There were also instances of men forming rings around groups of women to protect them during demonstrations, but then some men would break away and attack the women.
It was clear that many of the worst attacks were orchestrated from above to frighten women away from the square and away from involvement in protest activity. Exactly what that “above” is remains uncertain, because there have been no credible investigations. Suspects include the Muslim Brotherhood, Islamist elements, the police and lingering pro-Mubarak forces.
Whoever they were, they were just tapping into and taking advantage of the underlying issue – sexual harassment and assault as a societal norm. It is everywhere.
One street I walked down at midnight between my office and my apartment is not well lit. One night I was about thirty feet behind two women. I saw a car drive past them and heard the driver holler something. One of the women turned and shouted angrily at the driver as he sped away. It doesn’t take much imagination to figure out what had happened.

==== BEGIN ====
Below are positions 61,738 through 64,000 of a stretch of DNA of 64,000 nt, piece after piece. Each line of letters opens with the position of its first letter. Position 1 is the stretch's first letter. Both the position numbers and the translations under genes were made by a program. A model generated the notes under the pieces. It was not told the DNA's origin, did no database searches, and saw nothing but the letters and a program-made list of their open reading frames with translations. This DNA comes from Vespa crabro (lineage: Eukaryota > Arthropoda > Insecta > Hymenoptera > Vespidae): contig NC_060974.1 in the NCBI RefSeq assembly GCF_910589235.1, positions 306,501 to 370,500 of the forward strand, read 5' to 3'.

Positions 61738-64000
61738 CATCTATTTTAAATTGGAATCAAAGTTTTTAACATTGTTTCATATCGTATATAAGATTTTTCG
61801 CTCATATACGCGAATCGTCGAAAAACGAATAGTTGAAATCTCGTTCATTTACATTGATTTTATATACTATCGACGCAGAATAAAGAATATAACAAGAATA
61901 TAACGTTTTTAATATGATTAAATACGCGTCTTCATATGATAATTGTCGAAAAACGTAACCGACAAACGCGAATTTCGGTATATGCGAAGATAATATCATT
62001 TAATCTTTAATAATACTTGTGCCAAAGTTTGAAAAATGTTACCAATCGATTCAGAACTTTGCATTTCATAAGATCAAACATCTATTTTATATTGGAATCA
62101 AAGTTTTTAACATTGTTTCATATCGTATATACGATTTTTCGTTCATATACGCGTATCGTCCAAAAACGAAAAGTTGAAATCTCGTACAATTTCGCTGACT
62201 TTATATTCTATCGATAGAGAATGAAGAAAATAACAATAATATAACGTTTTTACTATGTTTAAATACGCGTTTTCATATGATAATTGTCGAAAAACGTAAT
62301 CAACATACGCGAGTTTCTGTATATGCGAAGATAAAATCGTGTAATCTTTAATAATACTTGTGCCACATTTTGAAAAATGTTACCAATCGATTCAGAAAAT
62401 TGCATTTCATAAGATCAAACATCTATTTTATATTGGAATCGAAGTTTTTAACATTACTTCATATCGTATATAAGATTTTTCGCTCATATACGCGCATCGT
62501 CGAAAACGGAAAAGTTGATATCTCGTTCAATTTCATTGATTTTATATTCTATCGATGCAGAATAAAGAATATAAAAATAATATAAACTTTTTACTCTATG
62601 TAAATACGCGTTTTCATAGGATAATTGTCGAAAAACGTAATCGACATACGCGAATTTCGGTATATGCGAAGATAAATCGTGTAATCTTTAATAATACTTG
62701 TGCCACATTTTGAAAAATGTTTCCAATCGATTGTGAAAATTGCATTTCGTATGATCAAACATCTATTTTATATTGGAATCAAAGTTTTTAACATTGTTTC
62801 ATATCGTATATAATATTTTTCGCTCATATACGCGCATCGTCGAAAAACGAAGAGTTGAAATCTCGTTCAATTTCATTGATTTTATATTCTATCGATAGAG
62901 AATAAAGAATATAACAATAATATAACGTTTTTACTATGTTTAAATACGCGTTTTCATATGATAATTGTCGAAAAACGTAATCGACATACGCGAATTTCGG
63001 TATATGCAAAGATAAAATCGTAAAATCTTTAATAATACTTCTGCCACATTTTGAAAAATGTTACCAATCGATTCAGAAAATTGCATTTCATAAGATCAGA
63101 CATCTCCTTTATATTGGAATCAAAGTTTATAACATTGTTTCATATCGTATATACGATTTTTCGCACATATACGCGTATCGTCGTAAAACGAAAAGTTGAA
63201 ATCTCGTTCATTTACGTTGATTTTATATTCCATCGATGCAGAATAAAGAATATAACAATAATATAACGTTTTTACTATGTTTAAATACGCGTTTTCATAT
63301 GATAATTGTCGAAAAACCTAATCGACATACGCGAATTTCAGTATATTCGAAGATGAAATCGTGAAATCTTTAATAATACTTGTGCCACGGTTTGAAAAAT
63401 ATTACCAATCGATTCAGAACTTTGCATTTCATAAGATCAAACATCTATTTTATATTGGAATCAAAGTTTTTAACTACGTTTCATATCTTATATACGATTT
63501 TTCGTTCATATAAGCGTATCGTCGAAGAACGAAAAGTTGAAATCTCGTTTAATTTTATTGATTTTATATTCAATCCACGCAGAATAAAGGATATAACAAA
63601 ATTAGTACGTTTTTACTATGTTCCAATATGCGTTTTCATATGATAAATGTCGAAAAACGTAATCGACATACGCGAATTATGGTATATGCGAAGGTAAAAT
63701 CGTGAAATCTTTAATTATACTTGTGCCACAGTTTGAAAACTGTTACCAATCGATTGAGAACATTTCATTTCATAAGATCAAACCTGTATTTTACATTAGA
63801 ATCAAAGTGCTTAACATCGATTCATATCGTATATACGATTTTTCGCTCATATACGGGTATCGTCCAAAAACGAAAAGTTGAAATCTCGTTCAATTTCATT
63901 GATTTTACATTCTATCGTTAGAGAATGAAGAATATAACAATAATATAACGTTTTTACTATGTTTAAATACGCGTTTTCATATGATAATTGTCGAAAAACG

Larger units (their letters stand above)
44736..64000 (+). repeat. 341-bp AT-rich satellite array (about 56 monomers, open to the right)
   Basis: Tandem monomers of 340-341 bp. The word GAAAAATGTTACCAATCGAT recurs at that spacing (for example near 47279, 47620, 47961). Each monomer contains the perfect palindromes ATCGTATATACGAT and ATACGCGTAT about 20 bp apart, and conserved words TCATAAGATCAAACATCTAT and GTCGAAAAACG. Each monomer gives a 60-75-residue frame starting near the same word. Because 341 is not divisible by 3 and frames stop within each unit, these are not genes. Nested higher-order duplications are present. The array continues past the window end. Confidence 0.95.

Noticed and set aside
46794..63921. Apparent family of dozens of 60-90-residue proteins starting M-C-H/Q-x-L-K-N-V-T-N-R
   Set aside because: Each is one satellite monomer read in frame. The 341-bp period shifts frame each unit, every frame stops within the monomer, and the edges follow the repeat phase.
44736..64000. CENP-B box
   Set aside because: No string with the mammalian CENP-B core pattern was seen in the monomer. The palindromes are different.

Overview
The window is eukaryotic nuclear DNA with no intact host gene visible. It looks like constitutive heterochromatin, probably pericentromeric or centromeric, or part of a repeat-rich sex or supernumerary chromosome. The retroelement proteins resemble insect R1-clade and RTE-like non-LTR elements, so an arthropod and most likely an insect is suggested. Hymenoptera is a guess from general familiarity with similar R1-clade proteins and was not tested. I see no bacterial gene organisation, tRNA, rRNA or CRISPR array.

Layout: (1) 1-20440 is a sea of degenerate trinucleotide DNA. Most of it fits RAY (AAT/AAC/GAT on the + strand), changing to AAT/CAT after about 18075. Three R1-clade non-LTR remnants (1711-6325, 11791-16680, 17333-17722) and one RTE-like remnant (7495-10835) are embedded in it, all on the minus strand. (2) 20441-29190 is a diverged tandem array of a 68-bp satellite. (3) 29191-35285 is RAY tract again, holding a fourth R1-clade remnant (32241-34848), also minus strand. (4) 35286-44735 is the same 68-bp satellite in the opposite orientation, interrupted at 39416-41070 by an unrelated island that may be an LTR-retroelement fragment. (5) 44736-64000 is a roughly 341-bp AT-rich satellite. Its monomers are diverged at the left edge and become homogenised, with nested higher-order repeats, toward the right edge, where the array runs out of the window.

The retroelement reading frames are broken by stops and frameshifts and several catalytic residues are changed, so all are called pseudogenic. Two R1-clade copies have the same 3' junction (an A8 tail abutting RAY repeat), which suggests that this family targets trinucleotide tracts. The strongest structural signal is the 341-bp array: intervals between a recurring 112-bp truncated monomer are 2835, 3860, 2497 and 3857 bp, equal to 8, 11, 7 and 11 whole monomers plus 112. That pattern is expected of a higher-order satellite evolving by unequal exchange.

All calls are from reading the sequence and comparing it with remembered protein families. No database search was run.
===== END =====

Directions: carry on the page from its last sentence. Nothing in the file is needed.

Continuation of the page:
A few days later, there was a similar setup – two young women walking in front of me. I figured maybe this time I could help out. Though I no longer look like a linebacker, the presence of any male can be a deterrent. So I stayed about six feet behind the women, close enough to be noticed but not close enough to intrude, I thought.
One of the women turned and looked at me with a worried frown. I smiled. A minute later, she glanced back again, this time not just worried but clearly frightened.
“It’s OK, I’m one of the good guys,” I laughed.
She relaxed, her shoulders loosening, her fists unclenching. She smiled and went back to her conversation with her friend.